“Next year social workers financed by the Polish state will search for Polish people in need and give them advice,” Dariusz Pawlos, the spokesman for the Polish embassy told AFP on Wednesday.
“The social workers will talk with the homeless people and organize help or a trip back home,” he said.
Berlin authorities and charities have been put under increasing strain by the swelling numbers of homeless people on the city’s streets in recent months.
In October several homeless camps in Tiergarten, the wooded park in the centre of the city, were cleared after the district mayor complained of increased lawlessness in the green space.
“We can only estimate the numbers of Polish people living on German streets based on the information provided by charities on the ground,” said Pawlos. “But we believe that there are more than 2,000 Poles living on the streets of Berlin alone. The embassy is taking this very seriously.”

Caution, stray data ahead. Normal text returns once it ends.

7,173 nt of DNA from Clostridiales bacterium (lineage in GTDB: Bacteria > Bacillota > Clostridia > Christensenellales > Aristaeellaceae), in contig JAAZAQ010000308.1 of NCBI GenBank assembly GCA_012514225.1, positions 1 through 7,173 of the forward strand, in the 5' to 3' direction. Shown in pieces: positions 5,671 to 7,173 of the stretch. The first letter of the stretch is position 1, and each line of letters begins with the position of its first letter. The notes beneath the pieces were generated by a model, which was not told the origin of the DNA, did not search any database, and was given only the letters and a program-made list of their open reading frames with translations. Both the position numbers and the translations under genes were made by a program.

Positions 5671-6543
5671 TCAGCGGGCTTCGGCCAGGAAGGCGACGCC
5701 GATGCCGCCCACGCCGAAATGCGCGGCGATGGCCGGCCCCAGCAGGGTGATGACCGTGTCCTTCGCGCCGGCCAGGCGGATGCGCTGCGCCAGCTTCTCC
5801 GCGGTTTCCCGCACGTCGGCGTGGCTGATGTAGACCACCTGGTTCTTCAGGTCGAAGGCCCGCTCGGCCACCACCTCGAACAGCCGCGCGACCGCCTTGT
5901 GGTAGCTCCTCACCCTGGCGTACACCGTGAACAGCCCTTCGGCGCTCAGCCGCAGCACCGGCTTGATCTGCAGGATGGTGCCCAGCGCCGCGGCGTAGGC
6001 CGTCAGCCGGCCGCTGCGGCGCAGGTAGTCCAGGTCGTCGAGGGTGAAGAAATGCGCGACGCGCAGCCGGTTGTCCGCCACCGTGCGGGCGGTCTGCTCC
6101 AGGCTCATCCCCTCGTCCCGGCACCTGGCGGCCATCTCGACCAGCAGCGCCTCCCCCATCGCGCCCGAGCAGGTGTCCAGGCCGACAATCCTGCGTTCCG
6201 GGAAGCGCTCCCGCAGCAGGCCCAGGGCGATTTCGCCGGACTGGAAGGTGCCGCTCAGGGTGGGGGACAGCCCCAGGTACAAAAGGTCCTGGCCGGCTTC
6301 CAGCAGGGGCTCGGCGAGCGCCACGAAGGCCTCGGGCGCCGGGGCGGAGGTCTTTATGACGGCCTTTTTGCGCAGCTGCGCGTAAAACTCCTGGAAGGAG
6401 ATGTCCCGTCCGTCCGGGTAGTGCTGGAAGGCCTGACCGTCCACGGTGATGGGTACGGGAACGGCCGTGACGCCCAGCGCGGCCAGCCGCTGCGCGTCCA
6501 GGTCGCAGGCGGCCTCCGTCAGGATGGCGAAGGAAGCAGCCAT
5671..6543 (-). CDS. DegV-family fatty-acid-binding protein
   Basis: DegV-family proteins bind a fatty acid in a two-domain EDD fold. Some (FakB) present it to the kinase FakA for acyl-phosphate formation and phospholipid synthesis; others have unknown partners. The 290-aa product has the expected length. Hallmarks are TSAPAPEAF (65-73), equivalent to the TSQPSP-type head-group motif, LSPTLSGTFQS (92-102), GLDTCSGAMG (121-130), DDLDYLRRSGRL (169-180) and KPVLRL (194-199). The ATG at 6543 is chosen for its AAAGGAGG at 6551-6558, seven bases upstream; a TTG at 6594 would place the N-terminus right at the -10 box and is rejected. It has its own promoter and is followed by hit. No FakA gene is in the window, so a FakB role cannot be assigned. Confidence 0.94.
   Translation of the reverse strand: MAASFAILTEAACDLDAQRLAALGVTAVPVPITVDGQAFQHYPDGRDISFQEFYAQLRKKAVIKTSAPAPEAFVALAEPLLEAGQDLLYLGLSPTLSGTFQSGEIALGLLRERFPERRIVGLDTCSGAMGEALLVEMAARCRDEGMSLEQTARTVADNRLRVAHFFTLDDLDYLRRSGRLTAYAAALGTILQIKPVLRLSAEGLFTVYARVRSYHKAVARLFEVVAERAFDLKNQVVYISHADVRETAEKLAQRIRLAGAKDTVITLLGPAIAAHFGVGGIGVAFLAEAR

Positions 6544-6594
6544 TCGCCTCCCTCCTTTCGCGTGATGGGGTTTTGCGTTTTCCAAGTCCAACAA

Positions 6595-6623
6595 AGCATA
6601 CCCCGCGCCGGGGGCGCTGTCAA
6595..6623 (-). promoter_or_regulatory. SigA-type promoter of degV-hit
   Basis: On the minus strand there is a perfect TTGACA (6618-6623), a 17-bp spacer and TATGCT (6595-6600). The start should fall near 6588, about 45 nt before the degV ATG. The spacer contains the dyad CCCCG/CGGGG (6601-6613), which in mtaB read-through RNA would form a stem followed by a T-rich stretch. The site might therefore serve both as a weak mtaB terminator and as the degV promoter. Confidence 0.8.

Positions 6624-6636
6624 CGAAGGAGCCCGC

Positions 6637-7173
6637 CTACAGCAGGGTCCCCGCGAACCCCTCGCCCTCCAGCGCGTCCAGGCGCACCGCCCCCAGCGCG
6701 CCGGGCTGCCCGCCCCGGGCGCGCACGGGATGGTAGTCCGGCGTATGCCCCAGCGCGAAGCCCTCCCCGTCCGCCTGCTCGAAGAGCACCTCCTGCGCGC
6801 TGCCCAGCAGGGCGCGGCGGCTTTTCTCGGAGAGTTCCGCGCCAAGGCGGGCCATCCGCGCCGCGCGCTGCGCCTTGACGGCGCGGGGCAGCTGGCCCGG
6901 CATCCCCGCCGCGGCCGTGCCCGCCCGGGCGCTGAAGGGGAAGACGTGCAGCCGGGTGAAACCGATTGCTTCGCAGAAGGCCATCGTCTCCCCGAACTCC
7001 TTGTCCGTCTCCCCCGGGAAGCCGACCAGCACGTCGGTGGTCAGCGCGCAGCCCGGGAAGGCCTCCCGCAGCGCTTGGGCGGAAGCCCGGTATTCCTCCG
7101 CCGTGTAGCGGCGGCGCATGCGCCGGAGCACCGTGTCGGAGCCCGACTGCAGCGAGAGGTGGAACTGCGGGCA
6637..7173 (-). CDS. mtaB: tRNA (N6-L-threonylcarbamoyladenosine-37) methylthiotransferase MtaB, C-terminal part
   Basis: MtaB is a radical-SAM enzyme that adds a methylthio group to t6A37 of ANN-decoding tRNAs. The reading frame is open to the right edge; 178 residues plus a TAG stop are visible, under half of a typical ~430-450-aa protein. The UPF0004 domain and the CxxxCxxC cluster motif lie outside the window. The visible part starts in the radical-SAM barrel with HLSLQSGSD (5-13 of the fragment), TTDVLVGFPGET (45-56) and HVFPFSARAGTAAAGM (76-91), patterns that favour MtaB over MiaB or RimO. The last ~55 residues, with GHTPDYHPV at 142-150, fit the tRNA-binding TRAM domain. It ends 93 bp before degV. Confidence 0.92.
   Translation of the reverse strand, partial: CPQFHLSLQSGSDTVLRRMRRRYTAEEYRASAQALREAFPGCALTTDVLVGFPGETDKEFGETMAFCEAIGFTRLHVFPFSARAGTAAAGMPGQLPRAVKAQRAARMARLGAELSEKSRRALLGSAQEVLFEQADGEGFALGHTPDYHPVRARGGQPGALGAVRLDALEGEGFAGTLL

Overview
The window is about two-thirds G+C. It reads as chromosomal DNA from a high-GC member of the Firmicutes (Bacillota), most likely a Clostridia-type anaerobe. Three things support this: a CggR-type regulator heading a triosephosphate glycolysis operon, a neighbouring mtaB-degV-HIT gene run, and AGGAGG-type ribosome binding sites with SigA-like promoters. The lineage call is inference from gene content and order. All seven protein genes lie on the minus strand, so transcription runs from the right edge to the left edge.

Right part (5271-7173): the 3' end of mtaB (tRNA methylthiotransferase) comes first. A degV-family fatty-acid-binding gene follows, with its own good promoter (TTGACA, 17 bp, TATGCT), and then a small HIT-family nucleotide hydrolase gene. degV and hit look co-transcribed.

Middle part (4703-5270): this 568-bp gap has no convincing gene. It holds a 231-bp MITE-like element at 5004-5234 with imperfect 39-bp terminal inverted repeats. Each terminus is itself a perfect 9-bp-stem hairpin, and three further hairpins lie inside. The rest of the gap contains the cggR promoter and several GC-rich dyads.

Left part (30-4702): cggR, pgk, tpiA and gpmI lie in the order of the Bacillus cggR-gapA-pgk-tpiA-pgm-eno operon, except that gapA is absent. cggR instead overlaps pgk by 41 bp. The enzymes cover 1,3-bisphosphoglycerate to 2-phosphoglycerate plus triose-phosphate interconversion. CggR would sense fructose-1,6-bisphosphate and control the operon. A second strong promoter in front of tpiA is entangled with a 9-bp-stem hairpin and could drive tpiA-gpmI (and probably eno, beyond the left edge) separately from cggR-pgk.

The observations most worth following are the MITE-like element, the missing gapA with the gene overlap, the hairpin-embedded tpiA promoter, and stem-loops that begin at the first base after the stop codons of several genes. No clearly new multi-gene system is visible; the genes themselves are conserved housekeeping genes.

Currently, Polish people who have ended up on the streets of German cities have to turn to their local consulate if they need help. But, as of next year, the Polish senate has released extra funding for Polish charities to actively seek out Polish people in need, to offer them advice.
There are around 783,000 Polish citizens currently living in Germany. The vast majority have work and housing.
But Pawlos explained that “if people fail in their efforts to find jobs they often stay here, as they are ashamed to go back home.”
For others, homelessness is easier in Germany than at home, he argued.
“Polish homeless people find life in the rich west easier. They can collect bottles and beg - and there are many charities.”